Article Title

No Good Whistle Goes Unpunished: Can We Protect European Antitrust Leniency Applications from Discovery?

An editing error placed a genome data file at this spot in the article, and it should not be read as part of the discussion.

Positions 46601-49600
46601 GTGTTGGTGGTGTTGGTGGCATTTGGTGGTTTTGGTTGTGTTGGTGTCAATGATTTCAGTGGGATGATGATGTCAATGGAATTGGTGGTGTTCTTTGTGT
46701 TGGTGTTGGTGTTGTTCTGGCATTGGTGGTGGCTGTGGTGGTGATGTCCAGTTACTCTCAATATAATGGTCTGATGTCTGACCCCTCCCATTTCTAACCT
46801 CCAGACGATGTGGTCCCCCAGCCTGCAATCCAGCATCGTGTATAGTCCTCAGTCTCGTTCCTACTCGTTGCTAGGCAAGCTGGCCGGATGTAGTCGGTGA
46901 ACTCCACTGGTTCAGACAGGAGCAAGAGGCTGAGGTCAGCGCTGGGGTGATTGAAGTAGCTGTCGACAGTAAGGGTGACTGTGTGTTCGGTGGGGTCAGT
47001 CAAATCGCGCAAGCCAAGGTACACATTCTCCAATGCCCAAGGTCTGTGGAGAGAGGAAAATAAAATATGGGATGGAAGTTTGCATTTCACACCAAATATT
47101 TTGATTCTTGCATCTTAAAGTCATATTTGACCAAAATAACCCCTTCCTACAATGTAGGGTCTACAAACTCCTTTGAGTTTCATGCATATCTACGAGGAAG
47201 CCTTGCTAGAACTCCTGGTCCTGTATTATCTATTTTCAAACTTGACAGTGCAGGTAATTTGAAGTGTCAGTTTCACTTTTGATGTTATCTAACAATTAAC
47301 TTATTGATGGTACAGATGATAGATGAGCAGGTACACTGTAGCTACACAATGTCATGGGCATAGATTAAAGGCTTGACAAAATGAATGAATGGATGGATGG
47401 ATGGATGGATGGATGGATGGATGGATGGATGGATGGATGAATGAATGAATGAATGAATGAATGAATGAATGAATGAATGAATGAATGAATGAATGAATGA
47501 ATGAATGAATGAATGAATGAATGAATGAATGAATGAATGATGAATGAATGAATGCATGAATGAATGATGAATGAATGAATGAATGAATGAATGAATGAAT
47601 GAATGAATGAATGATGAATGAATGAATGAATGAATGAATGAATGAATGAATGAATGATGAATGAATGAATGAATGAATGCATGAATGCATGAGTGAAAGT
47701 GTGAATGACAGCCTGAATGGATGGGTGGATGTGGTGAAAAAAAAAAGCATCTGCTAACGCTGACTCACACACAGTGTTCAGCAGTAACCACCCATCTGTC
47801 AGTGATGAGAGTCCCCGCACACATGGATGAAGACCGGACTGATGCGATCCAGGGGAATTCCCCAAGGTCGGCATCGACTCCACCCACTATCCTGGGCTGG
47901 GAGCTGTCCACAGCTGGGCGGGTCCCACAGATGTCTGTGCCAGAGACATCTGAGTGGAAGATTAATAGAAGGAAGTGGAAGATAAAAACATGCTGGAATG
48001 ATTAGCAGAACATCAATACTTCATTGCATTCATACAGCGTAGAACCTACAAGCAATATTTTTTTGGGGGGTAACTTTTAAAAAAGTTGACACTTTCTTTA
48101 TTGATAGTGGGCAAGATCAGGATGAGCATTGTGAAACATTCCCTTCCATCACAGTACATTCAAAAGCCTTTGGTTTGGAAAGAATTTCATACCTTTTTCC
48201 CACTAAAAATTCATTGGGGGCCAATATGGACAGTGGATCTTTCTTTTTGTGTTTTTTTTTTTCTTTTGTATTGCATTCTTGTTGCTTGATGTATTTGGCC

In recent years, the most successful tool in the antitrust arsenal of the European Commission and the Antitrust Division of the U.S. Department of Justice has proven to be leniency programs, which provide full immunity from fines to the first cartel-member that confesses its participation in the conspiracy. Even though European and U.S. leniency programs are fairly similar to one another, procedural differences may undermine their effectiveness. It has long been argued that potential discovery of corporate statements accompanying the leniency application before the Commission in subsequent proceedings in the United States would put the firms that cooperated with the Commission at a disadvantage with respect to other conspirators in proceedings involving peculiar (and burdensome) U.S. features, such as class-actions, treble damages, and criminal sanctions. European institutions and practitioners are generally concerned about the "uniquely liberal discovery standards that govern in the United States courts." This Comment suggests two additional ways to protect corporate statements from discovery or, at least, from admissibility at trial: (1) invoking Federal Rule of Evidence 408, which mandates that offers to compromise and statements made in settlement negotiations shall not be admitted at trial to show liability and (2) invoking the work-product doctrine, which protects the confidentiality of documents prepared in anticipation of litigation.

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